California is diving headfirst into the world of artificial intelligence, specifically generative AI. Governor Gavin Newsom signed an executive order back in September, requiring state agencies to assess the risks and potential impacts of AI on their work, the economy, and energy usage. Amy Tong, secretary of the California Government Operations Agency, is leading the charge on developing recommendations for policies and regulations to ensure responsible AI usage. But Tong prefers to call it a collective effort, involving public and private entities coming together to implement generative AI.
The main focus of the team is figuring out how California can use generative AI to enhance the customer experience for residents receiving public services. As the most populous state in the U.S. with the fifth largest economy in the world, California is setting the pace for other states in establishing AI standards in government operations.
Liana Bailey-Crimmins, California’s Chief Information Officer, is also part of the team and is spearheading the publication of procurement guidelines for generative AI. They plan to create a “sandbox” environment for agencies to test new technologies in a controlled setting. This rigorous process ensures that the chosen technologies are the right fit and truly benefit the state.
Generative AI tools are built on deep-learning models that can generate text, images, and other content that appears human-created. This rapidly advancing technology poses both benefits and risks, and the challenge for California is striking a balance between leveraging its advantages and understanding the potential risks. The upcoming report needs to be thorough and comprehensive to safeguard public services and ensure successful technology adoption.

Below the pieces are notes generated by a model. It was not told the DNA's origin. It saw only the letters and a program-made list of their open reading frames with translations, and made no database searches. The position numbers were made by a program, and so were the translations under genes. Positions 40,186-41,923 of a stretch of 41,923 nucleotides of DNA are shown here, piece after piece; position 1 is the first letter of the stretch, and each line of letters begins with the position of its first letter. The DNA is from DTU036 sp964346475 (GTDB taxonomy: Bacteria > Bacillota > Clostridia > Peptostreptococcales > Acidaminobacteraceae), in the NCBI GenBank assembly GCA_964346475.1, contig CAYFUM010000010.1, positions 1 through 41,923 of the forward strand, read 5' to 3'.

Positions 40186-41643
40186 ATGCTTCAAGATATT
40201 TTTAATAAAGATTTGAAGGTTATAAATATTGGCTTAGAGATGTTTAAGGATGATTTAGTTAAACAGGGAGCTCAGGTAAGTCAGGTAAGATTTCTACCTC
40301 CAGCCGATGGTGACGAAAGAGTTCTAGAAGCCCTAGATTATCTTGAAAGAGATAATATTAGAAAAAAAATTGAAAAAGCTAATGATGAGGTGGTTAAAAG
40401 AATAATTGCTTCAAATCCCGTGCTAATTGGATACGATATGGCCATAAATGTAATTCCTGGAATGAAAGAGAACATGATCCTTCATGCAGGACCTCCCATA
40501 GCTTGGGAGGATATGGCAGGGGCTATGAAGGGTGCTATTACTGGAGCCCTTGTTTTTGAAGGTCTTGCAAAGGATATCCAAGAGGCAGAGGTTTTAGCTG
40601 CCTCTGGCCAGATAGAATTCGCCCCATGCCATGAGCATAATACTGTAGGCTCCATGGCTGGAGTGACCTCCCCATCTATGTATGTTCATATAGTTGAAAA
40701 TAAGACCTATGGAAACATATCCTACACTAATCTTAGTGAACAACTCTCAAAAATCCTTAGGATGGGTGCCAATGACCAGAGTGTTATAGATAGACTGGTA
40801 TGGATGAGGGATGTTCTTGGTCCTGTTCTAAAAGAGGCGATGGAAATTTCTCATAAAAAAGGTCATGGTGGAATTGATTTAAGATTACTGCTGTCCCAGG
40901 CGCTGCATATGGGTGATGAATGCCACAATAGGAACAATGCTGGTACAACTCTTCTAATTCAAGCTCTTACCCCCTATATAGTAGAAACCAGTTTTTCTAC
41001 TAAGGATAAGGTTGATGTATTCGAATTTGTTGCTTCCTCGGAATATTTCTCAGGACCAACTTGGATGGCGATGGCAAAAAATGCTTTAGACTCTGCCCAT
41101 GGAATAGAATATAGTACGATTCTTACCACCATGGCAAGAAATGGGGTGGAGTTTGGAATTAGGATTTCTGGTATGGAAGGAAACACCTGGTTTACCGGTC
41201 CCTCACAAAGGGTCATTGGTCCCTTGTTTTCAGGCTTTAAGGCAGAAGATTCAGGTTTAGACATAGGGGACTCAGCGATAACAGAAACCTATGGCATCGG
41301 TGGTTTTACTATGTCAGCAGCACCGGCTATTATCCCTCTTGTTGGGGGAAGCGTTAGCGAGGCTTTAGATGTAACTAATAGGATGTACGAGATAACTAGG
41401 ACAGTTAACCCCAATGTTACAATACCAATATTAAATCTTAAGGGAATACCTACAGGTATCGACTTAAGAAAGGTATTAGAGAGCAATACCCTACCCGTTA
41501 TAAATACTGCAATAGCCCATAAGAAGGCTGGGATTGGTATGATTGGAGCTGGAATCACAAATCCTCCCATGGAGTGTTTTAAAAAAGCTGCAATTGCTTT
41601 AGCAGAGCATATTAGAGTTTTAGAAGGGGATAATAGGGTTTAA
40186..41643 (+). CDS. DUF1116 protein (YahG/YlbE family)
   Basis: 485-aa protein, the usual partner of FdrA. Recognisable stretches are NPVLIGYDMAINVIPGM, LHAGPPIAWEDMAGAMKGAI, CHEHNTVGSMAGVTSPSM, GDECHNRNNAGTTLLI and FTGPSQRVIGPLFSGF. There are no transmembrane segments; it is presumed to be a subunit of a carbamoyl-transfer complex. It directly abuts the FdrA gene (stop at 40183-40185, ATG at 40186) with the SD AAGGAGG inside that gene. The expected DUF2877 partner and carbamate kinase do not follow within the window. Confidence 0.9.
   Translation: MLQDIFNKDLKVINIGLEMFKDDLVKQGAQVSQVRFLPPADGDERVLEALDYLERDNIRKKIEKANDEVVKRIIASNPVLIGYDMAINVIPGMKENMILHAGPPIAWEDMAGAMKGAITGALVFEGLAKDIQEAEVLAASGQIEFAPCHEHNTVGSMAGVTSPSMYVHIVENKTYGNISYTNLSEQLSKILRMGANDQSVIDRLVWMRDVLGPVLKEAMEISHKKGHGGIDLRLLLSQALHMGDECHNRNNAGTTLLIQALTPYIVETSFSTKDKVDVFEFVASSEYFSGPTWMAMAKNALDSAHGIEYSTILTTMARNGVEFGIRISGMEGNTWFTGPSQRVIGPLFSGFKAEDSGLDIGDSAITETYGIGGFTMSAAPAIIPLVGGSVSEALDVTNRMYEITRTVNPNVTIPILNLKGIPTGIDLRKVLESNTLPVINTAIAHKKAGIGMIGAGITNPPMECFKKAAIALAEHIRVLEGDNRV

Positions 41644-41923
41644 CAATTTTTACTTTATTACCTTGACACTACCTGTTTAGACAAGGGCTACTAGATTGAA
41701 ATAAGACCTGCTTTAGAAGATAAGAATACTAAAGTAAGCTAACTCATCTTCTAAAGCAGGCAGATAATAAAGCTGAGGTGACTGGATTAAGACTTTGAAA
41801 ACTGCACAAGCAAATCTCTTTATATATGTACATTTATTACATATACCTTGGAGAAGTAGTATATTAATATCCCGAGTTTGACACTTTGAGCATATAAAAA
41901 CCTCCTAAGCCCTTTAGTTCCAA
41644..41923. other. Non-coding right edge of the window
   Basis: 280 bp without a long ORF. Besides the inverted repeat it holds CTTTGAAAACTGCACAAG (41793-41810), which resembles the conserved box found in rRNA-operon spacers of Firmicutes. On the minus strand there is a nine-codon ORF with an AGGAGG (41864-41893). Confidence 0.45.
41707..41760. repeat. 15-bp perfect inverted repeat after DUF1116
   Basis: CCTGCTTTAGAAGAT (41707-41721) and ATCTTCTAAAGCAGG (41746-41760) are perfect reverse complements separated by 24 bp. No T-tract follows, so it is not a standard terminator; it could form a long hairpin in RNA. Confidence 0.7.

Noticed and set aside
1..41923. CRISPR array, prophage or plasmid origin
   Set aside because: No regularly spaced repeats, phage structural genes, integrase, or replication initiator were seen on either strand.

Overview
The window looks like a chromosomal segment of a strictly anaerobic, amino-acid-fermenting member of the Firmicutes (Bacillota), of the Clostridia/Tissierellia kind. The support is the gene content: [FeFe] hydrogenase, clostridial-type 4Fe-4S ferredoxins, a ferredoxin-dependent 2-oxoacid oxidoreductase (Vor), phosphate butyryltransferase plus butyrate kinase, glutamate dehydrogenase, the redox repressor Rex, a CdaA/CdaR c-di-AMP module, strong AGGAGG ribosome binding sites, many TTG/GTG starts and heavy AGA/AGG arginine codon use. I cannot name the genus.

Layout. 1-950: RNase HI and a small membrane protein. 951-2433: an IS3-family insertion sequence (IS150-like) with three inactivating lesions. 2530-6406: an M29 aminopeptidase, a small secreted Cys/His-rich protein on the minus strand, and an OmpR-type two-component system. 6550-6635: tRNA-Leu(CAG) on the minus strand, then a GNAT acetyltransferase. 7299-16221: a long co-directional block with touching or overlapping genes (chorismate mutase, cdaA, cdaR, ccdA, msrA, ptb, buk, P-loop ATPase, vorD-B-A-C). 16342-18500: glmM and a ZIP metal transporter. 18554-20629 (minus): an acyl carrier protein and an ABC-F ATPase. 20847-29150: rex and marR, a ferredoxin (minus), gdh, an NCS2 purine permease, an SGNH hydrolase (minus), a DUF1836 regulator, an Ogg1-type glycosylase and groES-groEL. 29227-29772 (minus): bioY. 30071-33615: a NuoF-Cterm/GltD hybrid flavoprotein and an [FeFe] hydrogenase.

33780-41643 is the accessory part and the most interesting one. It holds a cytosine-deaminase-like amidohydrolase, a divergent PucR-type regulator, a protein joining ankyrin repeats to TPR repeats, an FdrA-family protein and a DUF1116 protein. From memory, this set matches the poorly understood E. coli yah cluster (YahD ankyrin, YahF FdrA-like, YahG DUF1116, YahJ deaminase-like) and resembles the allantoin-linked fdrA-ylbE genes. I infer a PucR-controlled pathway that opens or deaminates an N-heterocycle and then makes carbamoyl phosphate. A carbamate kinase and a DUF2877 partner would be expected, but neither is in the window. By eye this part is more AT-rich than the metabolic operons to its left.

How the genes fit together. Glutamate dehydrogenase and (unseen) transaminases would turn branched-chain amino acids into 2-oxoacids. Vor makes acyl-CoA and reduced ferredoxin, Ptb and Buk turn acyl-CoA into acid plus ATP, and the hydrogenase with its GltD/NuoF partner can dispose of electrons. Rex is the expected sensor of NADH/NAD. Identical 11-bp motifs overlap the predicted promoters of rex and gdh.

Tong and her team will recommend pilot programs to test the efficacy of generative AI, focusing on procurement guidelines and staff training to ensure that the government workforce is not left behind. They believe in taking the middle ground and conducting pilot programs to assess the impact and mitigate risks.
Transparency is crucial when implementing a technology like generative AI, which can disrupt how government services are offered. Tong and Bailey-Crimmins emphasize the importance of transparency and maintaining the trust of residents.
The state will also consider new cybersecurity risks associated with generative AI. From a security perspective, generative AI brings both traditional AI risks and potentially new and amplified risks. It is essential to have the right terms and conditions in place to hold vendors accountable and build trust with the public.
Newsom’s executive order sets deadlines for various tasks, including reports, employee trainings, and pilot programs, extending until January 2025. Despite the urgency surrounding generative AI implementation, Bailey-Crimmins is not concerned about the timeline. It’s about showing the vision and direction, even if it takes two years or six months to get there. California is clear on where it’s going with generative AI.